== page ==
The last fortnight has seen all global markets move in tune with the US market. As bad news from the housing market continued to trigger repeated sell-offs in the Dow Jones index, most emerging markets crashed in sync. I call it the "sympathy for the devil" syndrome. The devil, to be sure, lies in the US market and it is only but natural that all global markets tremble as the US is drawn to its knees. After all, it is the empire. Or used to be. In light of the events of the last two weeks it may even be tempting to say that the decoupling of emerging markets with the US is dead; we are back to mimicking the biggest market in the world. I would argue strongly against it.
This is not to suggest that this "sympathy" has played itself out. This is the first proper shock that global markets have felt in more than a year, so it is only likely that there will be some more synchronised damage as the US comes to terms with its housing collapse. As is evident, market technicals reign supreme in the short term. To my mind, the risk to emerging markets like ours is not whether the sub-prime problems trickle down here or even whether the US economy is slowing down to near recessionary conditions. It is whether a lot of liquidity becomes shy of emerging market investing and this risk aversion lasts for a protracted period of time. The role of money flows in determining market movements cannot be undermined, however much the fundamental analysts may like to believe. To this, I would submit that liquidity may recoil to begin with, out of sympathy to the US woes, but it will eventually come back to chase growth and performance where it exists; in emerging markets across the world like India. This is our time in the sun, not even the US can deny us that.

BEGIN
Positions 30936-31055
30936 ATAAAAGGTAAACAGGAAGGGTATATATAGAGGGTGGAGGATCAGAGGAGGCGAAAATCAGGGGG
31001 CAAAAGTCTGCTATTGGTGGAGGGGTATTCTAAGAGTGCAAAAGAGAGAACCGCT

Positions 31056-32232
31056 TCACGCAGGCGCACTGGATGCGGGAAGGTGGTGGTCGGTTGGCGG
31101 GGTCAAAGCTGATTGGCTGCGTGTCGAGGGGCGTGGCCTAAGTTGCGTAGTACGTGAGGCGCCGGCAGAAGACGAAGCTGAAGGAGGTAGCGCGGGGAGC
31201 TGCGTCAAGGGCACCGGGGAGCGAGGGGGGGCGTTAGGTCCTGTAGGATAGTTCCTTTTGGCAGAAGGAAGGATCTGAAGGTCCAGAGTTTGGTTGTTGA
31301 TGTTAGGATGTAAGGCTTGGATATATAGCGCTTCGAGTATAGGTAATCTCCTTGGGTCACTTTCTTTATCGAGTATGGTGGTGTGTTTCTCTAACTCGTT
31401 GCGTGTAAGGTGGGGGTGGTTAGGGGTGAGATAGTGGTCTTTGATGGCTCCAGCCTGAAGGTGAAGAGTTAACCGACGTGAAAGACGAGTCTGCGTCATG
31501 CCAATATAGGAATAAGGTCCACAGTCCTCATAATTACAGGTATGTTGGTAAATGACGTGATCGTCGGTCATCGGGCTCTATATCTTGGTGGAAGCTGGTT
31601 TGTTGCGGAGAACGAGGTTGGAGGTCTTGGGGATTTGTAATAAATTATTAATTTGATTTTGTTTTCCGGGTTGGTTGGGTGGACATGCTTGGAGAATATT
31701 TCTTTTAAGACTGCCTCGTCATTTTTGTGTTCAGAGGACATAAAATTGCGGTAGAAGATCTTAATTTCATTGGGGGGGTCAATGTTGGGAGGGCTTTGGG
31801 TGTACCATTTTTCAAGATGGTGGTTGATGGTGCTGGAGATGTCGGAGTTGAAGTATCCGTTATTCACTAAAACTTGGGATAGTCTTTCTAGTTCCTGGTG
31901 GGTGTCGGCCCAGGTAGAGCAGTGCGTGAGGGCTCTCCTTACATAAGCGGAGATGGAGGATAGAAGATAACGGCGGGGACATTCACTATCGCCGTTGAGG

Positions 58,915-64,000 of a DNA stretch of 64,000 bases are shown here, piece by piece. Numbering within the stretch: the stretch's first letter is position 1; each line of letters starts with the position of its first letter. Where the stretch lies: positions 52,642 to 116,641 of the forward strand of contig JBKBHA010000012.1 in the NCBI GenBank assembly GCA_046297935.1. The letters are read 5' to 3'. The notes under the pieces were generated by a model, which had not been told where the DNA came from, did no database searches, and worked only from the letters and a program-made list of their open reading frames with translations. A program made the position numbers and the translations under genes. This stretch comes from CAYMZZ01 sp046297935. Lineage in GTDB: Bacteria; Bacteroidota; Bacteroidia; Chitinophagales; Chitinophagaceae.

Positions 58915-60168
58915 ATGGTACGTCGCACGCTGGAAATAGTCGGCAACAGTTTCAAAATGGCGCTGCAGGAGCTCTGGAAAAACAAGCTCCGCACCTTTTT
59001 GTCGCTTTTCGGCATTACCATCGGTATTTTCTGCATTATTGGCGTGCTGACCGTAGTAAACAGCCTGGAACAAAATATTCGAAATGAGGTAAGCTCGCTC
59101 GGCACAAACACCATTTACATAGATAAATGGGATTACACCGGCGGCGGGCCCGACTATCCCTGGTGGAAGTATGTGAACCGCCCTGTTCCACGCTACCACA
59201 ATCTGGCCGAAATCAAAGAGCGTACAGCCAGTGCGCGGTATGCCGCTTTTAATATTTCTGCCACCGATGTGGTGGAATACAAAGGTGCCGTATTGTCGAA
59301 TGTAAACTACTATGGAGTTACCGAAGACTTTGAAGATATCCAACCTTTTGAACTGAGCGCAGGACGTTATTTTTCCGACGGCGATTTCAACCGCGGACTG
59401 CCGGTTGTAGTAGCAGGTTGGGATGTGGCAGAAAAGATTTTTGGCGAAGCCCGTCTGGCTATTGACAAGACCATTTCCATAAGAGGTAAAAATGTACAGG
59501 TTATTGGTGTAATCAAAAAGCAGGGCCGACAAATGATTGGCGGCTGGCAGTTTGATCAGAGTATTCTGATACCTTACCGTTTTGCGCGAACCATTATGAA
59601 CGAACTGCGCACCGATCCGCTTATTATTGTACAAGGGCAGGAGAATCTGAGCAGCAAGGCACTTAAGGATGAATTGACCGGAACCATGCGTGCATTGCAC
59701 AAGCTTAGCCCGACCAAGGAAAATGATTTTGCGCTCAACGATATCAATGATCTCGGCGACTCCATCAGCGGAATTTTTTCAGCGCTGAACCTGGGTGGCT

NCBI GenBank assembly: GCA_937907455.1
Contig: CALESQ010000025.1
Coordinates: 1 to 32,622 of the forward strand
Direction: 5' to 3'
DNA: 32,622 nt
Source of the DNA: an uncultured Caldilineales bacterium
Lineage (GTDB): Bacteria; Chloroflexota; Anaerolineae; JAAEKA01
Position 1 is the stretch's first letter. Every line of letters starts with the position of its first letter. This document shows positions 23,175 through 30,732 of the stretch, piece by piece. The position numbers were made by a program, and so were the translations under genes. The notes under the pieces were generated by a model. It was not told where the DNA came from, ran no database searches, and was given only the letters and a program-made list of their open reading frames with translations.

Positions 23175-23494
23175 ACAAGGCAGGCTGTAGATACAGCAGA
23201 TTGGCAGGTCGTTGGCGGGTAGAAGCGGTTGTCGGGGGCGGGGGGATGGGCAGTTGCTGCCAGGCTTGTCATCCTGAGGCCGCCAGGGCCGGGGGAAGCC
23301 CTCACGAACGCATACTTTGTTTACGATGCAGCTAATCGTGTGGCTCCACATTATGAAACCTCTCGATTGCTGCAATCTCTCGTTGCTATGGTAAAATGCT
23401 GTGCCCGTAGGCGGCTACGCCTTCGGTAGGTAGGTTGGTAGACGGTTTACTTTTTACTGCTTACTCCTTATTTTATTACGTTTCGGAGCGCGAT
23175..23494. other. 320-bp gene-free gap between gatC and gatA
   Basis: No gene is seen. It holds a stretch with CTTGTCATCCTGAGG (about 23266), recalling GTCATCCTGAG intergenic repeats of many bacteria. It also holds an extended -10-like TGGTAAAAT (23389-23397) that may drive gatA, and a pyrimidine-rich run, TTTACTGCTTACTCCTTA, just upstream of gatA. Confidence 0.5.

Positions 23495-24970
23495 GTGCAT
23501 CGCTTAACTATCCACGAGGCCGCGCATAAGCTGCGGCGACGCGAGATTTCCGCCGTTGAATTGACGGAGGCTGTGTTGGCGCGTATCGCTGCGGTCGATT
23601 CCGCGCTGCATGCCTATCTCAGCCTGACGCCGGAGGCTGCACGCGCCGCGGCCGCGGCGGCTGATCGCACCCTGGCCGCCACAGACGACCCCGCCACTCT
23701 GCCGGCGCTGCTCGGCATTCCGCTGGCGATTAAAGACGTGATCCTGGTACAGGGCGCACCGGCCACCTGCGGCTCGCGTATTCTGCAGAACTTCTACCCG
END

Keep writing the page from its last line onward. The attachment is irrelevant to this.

Indeed, this may be a seminal point in the history of global markets. The US has been on the decline for some time now, even as emerging market economies power ahead, a fact underscored by the relative outperformance of emerging markets over the past year. This gap will only get wider. The transition cannot be easy though. It is a tectonic shift and will take some doing. Eventually, like water finds its own level, money will seek, and find, growth. It may take time but it will. The trick for investors is not to work themselves into a sweat over US economic issues that are difficult to analyse. To ignore them would be a folly, yet to recognise that the connection is essentially a liquidity-driven one is important. Else one will never be able to capitalise on the opportunities provided by this turmoil. Any major pain inflicted by the US problems on emerging markets, particularly like ours that do not depend much on the US economy anyway, could simply be a big buying opportunity. It will not seem like that with all the noise that will inevitably surround the collapse of the US, as has been the case this fortnight. I am no expert on the US economy but it is easy to see that the "devil" is in big trouble. More and more symptoms are showing up as the ailing body lurches towards the inevitable. While it is appropriate to make a few clucking noises, we should not overdo the "sympathy" bit. Life will carry one, with or without the US.
(The writer is Executive Editor, CNBC-TV 18)